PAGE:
Lethbridge Farms celebrate Alberta Open Farm Days

Click to play video: 'Alberta Open Farm Days takes visitors behind the scenes' Alberta Open Farm Days takes visitors behind the scenes
It was Alberta Open Farm Days this weekend, and people all over the province got out to explore and learn more about agriculture in their area. Jaclyn Kucey visited a few farms around Lethbridge and spoke with visitors learning where their favourite food comes from – Aug 14, 2022

It’s not every day that you get the chance to see the behind-the-scenes of how farm-fresh veggies are grown or how a well-known brand makes its products.

Alberta Open Farm Days are one of the only opportunities you can get.

Jacco Beyer, the part-owner of Crystal Spring Cheese, said with purchasing foods at grocery stores becoming so easy, it’s nice to see people interested in the process.

“There’s a big disconnect with that nowadays. People have no idea where their food comes from or how it’s made, or what’s in the food. I think it’s just nice for people to see that it really is this simple –food can be this simple, and food can be this fresh,” said Beyer.

Read more: More than 100 farms preparing for kickoff of Alberta Open Farm Days

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The Beyer family bought their dairy farm in 2000. Now they have taken over the Bles-Wold yogurt brand that is seen on grocery store shelves across the province.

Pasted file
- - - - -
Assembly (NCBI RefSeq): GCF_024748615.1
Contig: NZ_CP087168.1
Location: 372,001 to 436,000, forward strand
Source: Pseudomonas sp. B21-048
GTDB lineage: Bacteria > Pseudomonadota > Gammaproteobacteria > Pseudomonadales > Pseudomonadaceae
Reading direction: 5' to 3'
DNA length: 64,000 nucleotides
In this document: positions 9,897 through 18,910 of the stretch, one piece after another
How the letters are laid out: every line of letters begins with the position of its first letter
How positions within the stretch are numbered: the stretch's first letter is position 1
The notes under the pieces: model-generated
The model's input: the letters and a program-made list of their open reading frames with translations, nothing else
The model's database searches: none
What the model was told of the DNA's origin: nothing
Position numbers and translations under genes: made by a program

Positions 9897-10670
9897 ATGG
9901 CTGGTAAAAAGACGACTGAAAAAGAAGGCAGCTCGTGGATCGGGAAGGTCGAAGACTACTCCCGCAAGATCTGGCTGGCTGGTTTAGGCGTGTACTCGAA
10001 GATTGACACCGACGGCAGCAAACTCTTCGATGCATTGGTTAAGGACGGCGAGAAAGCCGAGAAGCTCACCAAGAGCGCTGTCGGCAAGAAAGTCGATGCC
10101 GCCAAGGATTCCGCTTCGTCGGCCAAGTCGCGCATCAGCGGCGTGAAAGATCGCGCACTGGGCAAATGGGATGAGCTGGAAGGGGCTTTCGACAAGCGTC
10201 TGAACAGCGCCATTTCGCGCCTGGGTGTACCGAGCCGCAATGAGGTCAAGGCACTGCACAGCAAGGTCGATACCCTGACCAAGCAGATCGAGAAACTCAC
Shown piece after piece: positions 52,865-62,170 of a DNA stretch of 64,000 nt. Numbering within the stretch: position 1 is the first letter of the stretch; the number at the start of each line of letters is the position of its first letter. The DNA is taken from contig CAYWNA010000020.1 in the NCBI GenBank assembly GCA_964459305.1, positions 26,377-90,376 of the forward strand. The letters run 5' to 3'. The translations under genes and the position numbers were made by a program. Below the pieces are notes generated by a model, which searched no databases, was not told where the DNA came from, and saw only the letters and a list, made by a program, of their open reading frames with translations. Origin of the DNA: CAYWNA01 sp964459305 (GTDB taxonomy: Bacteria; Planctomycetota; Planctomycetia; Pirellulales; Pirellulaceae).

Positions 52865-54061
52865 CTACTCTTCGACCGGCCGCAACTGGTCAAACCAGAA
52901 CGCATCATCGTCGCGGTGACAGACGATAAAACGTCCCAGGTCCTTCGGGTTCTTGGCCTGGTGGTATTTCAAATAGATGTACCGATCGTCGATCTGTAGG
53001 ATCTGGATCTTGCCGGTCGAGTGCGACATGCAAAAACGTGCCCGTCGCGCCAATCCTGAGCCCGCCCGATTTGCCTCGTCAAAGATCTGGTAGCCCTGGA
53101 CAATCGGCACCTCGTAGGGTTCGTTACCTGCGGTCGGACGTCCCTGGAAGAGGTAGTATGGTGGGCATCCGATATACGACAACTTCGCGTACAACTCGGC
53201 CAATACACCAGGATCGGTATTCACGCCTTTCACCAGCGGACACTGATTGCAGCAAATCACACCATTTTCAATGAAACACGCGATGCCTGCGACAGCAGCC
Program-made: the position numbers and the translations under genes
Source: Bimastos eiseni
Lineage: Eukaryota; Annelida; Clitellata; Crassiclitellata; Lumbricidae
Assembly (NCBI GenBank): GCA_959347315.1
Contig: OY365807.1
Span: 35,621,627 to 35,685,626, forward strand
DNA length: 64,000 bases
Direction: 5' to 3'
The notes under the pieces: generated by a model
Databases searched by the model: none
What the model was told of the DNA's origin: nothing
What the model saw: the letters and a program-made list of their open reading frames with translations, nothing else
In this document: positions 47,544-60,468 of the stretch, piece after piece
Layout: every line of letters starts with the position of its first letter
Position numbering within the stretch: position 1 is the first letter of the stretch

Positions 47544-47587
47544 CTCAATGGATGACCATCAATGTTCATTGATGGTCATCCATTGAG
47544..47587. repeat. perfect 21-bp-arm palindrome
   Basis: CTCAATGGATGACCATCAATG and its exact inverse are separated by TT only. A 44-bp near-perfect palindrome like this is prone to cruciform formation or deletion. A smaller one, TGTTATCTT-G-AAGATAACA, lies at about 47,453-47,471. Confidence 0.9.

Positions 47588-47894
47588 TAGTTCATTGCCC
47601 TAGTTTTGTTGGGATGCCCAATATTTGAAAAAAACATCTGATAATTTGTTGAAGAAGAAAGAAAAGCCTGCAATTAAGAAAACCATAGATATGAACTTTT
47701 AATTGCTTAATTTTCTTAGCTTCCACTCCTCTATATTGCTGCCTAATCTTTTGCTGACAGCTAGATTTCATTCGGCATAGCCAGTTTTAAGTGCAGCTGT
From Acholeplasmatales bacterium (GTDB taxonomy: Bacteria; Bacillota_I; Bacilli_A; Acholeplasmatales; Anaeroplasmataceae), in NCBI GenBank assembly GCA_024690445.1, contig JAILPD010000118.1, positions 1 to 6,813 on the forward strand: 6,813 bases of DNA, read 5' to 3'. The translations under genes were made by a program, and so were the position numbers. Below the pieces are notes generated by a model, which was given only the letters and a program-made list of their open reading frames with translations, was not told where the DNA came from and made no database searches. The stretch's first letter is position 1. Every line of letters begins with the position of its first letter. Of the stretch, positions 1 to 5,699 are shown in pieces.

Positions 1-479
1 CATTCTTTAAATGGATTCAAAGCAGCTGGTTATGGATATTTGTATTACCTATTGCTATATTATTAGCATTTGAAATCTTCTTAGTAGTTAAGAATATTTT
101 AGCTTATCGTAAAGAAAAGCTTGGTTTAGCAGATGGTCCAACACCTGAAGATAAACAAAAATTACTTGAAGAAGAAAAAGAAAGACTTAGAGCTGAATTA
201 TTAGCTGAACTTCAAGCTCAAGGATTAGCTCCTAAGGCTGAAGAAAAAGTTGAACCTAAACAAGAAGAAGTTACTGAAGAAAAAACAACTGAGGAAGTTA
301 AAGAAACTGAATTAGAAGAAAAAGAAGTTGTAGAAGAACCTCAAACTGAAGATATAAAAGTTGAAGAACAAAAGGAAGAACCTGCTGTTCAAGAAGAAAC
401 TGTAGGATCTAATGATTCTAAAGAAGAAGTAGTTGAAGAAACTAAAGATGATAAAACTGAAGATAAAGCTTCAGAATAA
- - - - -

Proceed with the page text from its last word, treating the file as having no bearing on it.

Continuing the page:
Beyer said these events are great to get people involved in the community.

Paul De Jonge, the owner of Broxburn Vegetables and Café, said his farm participates in the event every year and he loves to take visitors on tours of his greenhouses.

“There’s more and more people that are looking for local produced foods and want to know how it was grown and who grew it,” said De Jonge.

Read more: A 20-minute storm with 12 months of consequences: Farmers devastated by crop loss

First-time Open Farm Days visitors Jane and Tom Wolsey were at a family reunion when they heard about the event. After seeing the Beyer cheese facility, it’s opened their eyes to local goods.

“You appreciate something more when you see it’s handmade and the care that they take in making it,” said Jane.

“So many people are just not aware of how important agriculture is in this area. I mean, it’s the lifeblood of southern Alberta,” said Tom.

Now that they’ve taken part in the event, they’re hoping to make open farm days part of their summer plans next year.

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